Leading SMEs: putting quality back into focus

Imagine you’re starting up a new business. You want to reach as many customers as you possibly can, so how do you do that? Presumably by getting your product to as many outlets as possible? Not necessarily.

 

When the Noosa Chocolate Factory started its business they made a somewhat daring but ultimately very clever decision to only sell from their own store, and to open their first store in a central, high-cost location in the Brisbane CBD. It all relates to quality control and ensuring that the products they sell are not just fresh, but reasonably priced considering the effort that goes into making them by hand.

 

Chocolate might seem like the kind of thing you want to sell in as many places as possible, and often rather cheaply, but that is not how this company made its name. Their decision to sell from their own store in the Brisbane CBD rather than online or through third parties could have ended in disaster, or at least a company that vanished very shortly after making it’s entrance. Instead, it enabled them to sell high quality chocolate at reasonable prices, rather than having to hike them up to cover costs. It was also also a well-timed entry into a flourishing market. Chocolate is already the major market in Australia, beating out other times of confectionery and further, artisanal chocolate is increasing its market share as well. It’s a good time to make products that are free of unnecessary chemicals and of a quality that make those extra calories just a bit more worthwhile.

 

Quality over quantity

By being selective about where they sell their products, there’s a lot more they can actually control. The product itself goes without saying but there is also the added bonus of controlling the environment in which it’s sold, enabling them to take advantage of buyer impressions and promoting their product in the same place it’s sold. The Noosa Chocolate Factory avoids selling online and does not have a set product list. Products change according to seasonality and other conditions, so customers come for the quality rather than a specific item. What they have managed to do is establish a level of trust that might have otherwise been very difficult to build and to manage. If their products were sold through third parties it would mean significant compromises to freshness and pricing.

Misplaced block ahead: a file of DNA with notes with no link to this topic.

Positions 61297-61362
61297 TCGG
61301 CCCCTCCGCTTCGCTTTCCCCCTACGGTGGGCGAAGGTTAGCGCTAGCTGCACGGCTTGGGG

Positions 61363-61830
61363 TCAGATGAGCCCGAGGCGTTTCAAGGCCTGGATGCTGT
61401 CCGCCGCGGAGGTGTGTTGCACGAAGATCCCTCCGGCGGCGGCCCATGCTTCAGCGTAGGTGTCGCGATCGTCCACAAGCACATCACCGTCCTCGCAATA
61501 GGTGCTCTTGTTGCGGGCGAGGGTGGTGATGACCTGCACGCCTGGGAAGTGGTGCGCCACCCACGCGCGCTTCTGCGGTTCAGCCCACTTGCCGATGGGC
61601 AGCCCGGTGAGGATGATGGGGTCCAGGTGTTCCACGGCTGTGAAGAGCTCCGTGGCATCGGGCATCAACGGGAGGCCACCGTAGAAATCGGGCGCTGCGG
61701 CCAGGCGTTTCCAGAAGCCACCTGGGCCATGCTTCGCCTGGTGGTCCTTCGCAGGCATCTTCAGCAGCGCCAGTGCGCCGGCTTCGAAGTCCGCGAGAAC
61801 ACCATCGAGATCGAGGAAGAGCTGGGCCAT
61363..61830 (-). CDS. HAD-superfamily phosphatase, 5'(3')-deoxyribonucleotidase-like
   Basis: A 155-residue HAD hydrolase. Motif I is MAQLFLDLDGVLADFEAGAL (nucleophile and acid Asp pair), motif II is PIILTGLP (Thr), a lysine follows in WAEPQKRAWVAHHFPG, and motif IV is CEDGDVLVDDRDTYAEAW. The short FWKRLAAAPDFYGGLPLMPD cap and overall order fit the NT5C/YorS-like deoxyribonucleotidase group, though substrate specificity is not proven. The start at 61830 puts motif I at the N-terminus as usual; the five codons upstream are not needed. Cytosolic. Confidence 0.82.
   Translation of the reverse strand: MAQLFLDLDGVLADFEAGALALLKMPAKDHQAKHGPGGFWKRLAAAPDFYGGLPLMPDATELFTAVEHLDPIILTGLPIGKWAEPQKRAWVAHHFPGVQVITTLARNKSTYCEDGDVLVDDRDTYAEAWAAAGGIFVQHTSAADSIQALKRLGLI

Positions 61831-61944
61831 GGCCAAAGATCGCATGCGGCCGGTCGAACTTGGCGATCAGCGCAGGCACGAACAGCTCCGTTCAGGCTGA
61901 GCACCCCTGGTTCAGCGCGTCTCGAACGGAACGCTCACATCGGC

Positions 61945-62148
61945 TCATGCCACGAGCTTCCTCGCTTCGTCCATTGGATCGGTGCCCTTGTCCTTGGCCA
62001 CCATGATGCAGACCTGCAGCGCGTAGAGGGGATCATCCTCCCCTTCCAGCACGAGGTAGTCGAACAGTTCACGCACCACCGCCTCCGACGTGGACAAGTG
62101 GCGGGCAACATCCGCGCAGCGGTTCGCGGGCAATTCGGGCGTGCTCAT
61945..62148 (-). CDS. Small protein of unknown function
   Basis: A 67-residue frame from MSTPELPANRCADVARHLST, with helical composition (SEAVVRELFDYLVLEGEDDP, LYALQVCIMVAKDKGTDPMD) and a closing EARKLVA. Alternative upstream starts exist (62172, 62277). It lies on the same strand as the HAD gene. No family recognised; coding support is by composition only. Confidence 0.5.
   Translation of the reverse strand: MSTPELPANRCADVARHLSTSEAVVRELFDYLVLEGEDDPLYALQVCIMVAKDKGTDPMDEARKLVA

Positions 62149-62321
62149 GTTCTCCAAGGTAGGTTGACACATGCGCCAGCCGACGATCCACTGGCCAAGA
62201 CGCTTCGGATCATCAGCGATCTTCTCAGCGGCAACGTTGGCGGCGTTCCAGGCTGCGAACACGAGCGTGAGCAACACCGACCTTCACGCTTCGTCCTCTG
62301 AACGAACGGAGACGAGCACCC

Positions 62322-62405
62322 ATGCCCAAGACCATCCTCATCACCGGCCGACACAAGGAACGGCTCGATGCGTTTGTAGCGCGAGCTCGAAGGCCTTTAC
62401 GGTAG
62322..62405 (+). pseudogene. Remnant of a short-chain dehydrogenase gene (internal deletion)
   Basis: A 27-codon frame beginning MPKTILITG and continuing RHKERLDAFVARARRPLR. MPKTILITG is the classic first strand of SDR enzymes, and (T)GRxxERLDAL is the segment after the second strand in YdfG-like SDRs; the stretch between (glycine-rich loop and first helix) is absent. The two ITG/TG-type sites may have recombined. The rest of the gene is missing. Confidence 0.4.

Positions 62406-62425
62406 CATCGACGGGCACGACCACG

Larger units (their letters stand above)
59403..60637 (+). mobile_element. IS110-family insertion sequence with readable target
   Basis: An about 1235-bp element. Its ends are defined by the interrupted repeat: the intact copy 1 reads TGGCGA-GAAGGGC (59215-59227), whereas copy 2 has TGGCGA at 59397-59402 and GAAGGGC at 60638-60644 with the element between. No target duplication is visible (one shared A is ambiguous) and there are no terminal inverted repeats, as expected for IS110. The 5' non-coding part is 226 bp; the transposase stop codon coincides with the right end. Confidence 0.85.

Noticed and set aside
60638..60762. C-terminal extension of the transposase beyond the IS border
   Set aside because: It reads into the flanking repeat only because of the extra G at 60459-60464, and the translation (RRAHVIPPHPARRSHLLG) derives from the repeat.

Starting from scratch - literally

Although the founders have history in chocolate making, this company is an entirely new beast. Their chocolate is handmade and where they don’t make their own ingredients – as they do with the the rocky road marshmallow for instance – they try to source Australian ingredients. Kingaroy peanuts and young ginger from Queensland get covered in chocolate and brought to the store to be sold as quickly as possible. It’s a great thing to do but it’s also great business; Australians love buying Australian made or grown products. Roy Morgan research note that shoppers overwhelmingly prefer Australian made products in all categories, and the numbers are still rising. You could certainly  argue that this is out of an interest in quality; that consumer awareness of concepts like ‘freshness’ and ‘local’ is a great benefit to anyone selling Aussie made goods. It’s not quite that easy of course, customers have to come back rather than just try it once to make your business a success.

 

Noosa Chocolate Factory are doing both, they attract customers by advertising local, hand-made products and keep their followers loyal by maintaining the quality. High-quality goods that are in-tune with what consumers want almost market themselves, and are a great illustration to the point that your product itself is the thing that matters the most. There’s only so much you can do to “artificially” improve your popularity if what you are selling isn’t really all that great.

So while it may be risky - there is no better way to start a business than by selling a product you know you can be proud of. 

 

 

 

 

 


Lina Barfoot

Lina Barfoot

Editor at SavvySME

All things marketing and advertising interest me greatly.


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Jef Lippiatt

Jef Lippiatt , Owner at Startup Chucktown

I really think companies that can strategically buck current business trends will be on the front of the next wave of business trends. I personally am very aligned to the above method because I like to have creative and quality control. Also by wildly exceeding the expectations of customers you generate a ton of free marketing both via word-of-mouth in person and what they share with others online. I truly think that quality, trust and empowerment go a long way for making your business dynamic. One thing that you must keep in mind though is that you need to let your customers promote your brand through their eyes. Many large brands including IKEA and Jack Daniel's were prompt to drop legal notes of "Cease And Desist" to many customers that were just trying to spread their love of the company. Clamping down to "control" in this fashion almost always backfires. I don't recall how Jack Daniel's dealt with the repercussions, but IKEA basically made amends with "IKEA HACKS". Give your customers the latitude to promote you. If they are getting more media attention than your own advertisements perhaps it is time you change your approach based on your customers or you offer that person a job.